A state-of-the-art women and children’s refuge centre, 16 years in the pipeline, opened two of its four apartments on Monday in Kildare town to families fleeing domestic violence.
The Minister for Children and Youth Affairs, Frances Fitzgerald, officially launched Teach Tearmainn, which has been vacant since it was first built in January 2012 at a cost of €1.1 million, by planting a “tree of hope” in the grounds.
“I hope in the very near future that the whole facility will be available,” said Minister Fitzgerald.
Teach Tearmainn chairperson Anne Daly said funds are needed to open all four apartments.“We have already had to turn people away and as of tomorrow we are full.”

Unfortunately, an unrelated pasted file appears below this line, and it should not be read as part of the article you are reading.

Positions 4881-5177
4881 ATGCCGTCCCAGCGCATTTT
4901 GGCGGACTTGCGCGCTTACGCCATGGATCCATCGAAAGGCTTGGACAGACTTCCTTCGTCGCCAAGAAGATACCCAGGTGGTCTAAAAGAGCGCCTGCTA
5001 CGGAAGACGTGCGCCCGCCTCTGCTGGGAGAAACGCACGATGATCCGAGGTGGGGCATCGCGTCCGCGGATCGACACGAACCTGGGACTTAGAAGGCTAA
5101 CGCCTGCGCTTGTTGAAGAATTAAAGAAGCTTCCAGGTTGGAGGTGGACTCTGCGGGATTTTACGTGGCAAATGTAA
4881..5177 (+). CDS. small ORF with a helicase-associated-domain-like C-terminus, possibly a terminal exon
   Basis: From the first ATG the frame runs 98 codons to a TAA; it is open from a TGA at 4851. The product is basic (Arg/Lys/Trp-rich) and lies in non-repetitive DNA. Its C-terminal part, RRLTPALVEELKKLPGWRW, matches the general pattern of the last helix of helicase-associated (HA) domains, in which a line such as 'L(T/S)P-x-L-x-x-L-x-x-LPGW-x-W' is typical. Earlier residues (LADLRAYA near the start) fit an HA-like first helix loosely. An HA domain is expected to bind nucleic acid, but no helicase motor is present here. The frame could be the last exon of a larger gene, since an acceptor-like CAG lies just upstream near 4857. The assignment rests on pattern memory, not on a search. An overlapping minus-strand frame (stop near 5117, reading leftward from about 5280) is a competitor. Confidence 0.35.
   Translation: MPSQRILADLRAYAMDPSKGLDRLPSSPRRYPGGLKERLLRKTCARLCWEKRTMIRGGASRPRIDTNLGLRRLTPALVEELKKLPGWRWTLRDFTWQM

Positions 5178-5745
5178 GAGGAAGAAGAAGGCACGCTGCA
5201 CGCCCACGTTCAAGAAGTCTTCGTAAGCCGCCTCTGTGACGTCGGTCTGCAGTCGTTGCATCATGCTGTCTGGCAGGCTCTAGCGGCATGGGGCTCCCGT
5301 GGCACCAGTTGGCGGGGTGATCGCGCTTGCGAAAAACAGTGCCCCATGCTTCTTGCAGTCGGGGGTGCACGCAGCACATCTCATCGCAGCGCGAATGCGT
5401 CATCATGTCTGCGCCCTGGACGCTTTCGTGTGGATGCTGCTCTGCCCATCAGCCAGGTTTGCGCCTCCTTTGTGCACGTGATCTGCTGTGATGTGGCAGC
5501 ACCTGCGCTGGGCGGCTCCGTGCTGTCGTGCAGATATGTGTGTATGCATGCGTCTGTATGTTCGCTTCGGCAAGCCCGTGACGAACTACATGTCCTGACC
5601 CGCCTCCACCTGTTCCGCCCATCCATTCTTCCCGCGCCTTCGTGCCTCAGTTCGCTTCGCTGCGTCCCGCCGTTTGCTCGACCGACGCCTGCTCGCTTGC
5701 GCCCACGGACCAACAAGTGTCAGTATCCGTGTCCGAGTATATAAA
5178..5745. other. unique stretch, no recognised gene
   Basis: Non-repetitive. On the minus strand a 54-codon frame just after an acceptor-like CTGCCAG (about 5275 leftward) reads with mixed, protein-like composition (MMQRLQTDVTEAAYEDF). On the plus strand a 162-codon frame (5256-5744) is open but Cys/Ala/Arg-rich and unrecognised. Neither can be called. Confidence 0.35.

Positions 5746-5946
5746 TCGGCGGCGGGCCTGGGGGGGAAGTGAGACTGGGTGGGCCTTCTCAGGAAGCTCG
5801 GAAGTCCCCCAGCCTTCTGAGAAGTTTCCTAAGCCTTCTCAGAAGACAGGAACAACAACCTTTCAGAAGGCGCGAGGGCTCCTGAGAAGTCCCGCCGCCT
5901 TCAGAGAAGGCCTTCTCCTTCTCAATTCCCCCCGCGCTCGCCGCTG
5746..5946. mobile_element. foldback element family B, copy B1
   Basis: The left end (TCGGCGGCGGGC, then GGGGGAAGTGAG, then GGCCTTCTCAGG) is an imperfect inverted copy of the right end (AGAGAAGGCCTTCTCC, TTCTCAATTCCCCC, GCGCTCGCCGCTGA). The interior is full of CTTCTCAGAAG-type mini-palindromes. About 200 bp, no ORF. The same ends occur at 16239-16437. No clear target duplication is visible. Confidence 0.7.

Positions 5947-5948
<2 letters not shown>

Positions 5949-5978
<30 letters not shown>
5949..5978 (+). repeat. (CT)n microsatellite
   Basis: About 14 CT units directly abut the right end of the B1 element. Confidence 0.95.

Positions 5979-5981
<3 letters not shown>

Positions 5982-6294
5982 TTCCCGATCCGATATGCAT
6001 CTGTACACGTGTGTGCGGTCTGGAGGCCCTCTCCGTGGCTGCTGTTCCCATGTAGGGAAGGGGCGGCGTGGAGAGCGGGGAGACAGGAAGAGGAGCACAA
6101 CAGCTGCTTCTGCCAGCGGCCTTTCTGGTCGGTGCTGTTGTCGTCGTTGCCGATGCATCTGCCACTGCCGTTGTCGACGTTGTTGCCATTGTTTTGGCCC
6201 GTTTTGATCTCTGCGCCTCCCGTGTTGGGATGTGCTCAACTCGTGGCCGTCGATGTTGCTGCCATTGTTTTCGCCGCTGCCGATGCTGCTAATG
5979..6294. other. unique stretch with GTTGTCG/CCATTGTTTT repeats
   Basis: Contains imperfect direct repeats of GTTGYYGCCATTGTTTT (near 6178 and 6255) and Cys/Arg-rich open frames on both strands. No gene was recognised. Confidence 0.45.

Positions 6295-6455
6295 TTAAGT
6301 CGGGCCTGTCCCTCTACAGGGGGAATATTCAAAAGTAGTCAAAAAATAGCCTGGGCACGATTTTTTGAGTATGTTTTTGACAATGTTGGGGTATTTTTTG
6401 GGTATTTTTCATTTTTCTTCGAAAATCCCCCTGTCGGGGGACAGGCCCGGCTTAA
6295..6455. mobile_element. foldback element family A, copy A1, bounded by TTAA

Teach Tearmainn is funded by the HSE at a total of €234,000 per year but this falls short by €120,000 of total needs, and as a result it will only cover running costs to open two of the four apartments in the newly-built complex.
The Minster praised the huge voluntary effort over the past 16 years including the hard work and tenacity of refuge manager Jacinta Carey and Newbridge Community Development (NCD), where Teach Tearmainn was first mooted as an idea.
NCD Chairperson Micheal Mullally, however, said the 16 year wait for the refuge to open - due to lack of funds and resources - was a cause for worry and embarassment.